Speededit Machu Picchu
In 2003 I read a book (The Celestine Prophecy by James Redfield) and this book somehow planted a seed in me. This seed grew into a deep wish to visit Machu Picchu once in my life. I had no idea if, when and how I was going to get there but I had faith.
Eight years later my dream came true and I spent 3 weeks backpacking through Peru with a good friend. Visiting Machu Picchu for me was the climax of the whole trip although the rest was a wonderful experience as well. As world culture heritage, Machu Picchu has been preserved and taken care of pretty well over the years although hundreds of thousands of people visit the site every year.
This is however not going to be an article about travel information, general facts or how to get there. In fact – I have recently seen this video by Mark Wallace who talks about his approach on how to shoot the site.
Seeing him standing there on the plaza of Cusco and talking about his experiences brought back so many beautiful memories. I remember standing in that same spot several times…in front of the cathedral and just looking at what was happening around me, breathing in the air and enjoying the moment.
I have to add that that dream I once had became not only reality once…but twice. I re-visited Cusco and Machu Picchu 3 years later because the experience has had such a huge impact on me. And believe it or not – if I ever have the chance, I will go there again! Anyhow – the first time was long before I had taken photography serious. I had a simple but decent point and shoot camera on me during the trip to Peru. I must say – it was much easier that way because the hike up to Machu Picchu is quite challenging – especially when you have a lot of gear to carry around. But for the first time it was perfect. We could enjoy the site in all its splendor and peacefulness although it was raining first.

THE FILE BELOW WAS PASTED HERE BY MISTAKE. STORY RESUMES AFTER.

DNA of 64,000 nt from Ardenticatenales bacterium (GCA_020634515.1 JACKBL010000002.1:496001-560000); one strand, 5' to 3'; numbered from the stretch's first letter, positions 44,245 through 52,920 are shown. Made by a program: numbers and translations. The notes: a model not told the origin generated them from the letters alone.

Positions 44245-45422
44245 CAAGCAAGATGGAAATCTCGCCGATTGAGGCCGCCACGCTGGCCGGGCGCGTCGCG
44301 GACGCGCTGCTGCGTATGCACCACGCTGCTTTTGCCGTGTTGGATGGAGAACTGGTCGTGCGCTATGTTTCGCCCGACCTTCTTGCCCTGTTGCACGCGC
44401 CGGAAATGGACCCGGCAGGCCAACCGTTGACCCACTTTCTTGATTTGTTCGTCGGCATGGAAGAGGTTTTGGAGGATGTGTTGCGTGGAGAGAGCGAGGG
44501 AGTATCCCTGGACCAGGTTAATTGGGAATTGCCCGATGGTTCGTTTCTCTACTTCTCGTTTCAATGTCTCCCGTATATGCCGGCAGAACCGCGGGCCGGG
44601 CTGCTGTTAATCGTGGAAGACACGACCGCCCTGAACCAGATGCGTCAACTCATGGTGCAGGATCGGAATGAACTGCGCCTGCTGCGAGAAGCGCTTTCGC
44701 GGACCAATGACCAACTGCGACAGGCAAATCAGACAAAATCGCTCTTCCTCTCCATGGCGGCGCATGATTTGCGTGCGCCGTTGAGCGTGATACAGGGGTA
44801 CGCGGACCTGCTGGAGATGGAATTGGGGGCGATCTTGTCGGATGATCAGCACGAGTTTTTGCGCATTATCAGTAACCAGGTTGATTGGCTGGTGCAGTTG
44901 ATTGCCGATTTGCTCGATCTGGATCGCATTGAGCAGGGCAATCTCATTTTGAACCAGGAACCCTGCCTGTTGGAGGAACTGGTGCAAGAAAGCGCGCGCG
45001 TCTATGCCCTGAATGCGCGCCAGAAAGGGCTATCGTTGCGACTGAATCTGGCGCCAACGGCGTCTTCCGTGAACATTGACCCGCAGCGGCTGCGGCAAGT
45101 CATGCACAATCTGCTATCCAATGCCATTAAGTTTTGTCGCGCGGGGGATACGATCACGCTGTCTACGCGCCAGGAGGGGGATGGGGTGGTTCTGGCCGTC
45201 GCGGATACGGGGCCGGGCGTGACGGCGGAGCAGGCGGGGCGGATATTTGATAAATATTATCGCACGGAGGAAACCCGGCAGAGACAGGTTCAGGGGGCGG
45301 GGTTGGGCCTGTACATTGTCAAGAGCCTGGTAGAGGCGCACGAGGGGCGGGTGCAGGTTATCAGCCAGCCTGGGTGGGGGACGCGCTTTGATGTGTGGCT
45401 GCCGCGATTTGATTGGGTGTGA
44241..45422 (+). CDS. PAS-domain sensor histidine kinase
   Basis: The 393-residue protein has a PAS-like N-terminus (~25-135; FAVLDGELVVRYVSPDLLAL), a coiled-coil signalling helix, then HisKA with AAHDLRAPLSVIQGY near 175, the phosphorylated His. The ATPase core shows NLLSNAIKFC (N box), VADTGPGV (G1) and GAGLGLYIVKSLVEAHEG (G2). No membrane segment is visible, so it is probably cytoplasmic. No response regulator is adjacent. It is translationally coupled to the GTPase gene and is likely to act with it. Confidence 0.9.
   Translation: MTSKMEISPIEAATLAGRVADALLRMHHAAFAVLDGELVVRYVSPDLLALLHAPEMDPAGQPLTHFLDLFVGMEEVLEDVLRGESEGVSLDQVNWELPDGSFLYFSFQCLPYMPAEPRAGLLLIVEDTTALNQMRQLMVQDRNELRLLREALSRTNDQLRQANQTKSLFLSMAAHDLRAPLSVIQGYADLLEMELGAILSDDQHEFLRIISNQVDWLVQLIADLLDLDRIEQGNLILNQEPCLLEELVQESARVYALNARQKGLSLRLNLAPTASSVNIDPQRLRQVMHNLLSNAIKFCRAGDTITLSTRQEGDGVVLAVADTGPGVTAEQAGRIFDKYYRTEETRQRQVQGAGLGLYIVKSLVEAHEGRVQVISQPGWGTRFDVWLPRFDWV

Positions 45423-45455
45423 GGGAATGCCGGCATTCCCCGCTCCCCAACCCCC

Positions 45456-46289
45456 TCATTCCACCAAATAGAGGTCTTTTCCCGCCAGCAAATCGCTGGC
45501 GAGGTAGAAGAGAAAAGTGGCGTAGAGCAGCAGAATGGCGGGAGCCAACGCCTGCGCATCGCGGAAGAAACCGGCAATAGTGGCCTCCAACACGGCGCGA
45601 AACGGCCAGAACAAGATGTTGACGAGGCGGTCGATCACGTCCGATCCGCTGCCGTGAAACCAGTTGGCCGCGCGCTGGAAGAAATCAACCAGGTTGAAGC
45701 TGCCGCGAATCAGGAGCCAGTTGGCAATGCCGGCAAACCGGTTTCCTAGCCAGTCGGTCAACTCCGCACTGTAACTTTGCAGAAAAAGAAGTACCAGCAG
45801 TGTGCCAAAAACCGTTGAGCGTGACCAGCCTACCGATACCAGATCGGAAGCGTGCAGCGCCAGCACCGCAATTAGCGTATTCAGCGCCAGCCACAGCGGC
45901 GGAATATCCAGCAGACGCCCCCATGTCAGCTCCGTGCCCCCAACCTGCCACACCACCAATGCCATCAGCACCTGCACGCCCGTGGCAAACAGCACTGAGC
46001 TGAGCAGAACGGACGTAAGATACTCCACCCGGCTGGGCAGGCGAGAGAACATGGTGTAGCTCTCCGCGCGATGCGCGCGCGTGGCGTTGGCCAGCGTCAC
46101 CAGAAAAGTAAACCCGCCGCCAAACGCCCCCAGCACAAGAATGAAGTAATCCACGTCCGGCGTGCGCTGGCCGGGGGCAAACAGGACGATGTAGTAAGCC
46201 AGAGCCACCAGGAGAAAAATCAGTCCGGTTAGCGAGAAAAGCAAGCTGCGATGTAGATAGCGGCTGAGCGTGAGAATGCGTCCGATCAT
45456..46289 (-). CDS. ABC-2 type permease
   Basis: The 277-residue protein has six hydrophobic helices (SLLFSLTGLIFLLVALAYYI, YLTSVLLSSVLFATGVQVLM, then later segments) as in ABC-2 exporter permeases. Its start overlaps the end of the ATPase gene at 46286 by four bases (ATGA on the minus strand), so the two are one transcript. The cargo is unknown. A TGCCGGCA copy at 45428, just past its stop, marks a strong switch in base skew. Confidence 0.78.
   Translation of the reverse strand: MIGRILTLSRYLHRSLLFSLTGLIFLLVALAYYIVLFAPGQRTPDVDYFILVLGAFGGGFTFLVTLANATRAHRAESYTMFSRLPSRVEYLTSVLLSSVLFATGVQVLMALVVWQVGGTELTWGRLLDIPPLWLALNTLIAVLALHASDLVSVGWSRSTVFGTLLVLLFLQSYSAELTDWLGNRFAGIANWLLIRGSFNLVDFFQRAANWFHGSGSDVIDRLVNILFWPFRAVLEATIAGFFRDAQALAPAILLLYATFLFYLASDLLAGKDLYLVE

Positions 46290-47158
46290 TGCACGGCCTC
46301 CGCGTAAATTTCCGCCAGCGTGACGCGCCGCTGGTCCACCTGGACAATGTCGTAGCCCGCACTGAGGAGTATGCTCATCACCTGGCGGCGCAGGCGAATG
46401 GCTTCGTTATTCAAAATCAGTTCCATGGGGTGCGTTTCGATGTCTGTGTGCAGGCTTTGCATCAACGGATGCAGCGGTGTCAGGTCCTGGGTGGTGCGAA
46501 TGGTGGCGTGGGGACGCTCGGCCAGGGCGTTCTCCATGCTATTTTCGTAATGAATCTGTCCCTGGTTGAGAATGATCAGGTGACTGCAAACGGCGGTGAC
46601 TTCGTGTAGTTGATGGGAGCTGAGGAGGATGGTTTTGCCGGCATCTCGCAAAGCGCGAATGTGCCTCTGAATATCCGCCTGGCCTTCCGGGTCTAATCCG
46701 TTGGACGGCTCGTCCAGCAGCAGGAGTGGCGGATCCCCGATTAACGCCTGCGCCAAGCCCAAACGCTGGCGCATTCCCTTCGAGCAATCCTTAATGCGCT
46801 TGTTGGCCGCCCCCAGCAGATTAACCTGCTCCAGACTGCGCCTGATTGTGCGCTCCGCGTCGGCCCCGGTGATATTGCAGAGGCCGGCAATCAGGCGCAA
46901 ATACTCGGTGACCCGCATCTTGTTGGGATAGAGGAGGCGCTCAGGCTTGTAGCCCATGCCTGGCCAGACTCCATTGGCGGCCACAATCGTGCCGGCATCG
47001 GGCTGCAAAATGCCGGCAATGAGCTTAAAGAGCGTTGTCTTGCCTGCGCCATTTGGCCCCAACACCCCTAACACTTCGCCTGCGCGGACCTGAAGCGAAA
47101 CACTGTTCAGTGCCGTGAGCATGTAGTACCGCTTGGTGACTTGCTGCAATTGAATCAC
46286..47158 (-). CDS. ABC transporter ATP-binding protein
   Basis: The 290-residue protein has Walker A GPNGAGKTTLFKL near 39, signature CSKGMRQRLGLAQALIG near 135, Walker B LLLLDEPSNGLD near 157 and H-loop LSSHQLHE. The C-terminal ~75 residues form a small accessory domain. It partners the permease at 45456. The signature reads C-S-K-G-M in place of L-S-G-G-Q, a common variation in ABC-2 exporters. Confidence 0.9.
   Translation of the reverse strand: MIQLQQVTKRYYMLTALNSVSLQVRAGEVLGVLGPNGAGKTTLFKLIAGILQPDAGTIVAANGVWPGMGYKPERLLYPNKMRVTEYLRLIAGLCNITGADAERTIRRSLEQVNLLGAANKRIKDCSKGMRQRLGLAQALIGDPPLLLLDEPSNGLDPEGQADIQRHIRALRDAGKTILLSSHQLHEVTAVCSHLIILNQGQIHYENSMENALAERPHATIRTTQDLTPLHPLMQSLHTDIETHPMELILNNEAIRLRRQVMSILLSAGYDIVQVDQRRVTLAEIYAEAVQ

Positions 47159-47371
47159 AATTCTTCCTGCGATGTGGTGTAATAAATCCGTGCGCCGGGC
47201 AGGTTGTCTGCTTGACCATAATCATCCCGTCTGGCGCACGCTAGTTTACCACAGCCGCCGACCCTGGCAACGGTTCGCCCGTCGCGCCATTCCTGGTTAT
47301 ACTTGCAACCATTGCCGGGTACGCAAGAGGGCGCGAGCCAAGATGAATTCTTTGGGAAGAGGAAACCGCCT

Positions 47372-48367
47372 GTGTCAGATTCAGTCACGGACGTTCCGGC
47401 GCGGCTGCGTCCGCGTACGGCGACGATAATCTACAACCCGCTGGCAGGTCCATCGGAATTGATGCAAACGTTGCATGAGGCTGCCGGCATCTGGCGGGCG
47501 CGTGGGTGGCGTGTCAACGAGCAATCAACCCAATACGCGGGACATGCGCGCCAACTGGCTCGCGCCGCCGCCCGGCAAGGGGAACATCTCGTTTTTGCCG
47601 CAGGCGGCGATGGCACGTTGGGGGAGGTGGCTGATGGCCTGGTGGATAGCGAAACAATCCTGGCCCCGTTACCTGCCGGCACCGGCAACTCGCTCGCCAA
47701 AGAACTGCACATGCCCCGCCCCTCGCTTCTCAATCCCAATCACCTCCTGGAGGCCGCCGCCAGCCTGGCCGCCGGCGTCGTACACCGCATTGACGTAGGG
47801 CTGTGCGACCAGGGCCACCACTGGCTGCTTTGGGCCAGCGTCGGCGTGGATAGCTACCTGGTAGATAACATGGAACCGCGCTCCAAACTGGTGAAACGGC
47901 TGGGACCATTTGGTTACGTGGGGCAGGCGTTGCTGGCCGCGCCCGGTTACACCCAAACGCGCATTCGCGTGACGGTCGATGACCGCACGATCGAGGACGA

Two years later I wanted to document my visit properly and I brought everything I needed…lenses, camera, tripod, raincovers, a rainjacket and clothes to change. The weather turned out to be much better than the first time and so the hike up was exhausting but no way near as wet as the first time. We made it up the Inka trail from Aguas Calientes in 1.15 min (it’s nearly 7 kilometers straight up stone steps) in the morning at around 5 am.
From my first visit, I exactly new where the best spot in the ancient town is and what vista I wanted to capture: The whole city seen from above while the sun rises and the fog clears. Luckily at that time, there’s only little visitors at Machu Picchu and when we got up it started raining again…but that was ok. I was where I needed to be, there was a little shelter to stand under and I had food and dry clothes with me. Now I only had to wait. Wait for the sun to fully rise, for the air to warm up, the rain to stop and the fog to clear. I waited for 2.5 hours literally not being able to see anything. I didn’t even know if my camera was pointing the right direction. In fact – I shot a timelapse during these 2.5 hours and I had to adjust the direction towards the end of the timelapse. You can see the video here.
After the sun had cleared the fog, I started shooting panoramas. I wanted to capture the whole scenery because it’s just not from this world. The city being on top of a mountain with the Urubamba river flowing around it in the valley and the huge mountains covered by rain forest in the background is simply breathtaking.
I have traveled a lot and I have definitely seen places…but this one will stay in my mind forever and I am truly grateful that I had the chance to visit this very magical place on earth…twice. If you should think about visiting Machu Picchu, don’t think twice. It is definitely one of the things everyone should have on their bucket-list.
All this remembering made me go back to my photos and bathe in memories. One of the shots I took in Peru was this amazing Panorama of Machu Picchu and since it has been sometime since I edited it, I wanted to see how it would turn out, if I edited it today…with my current skills and taste.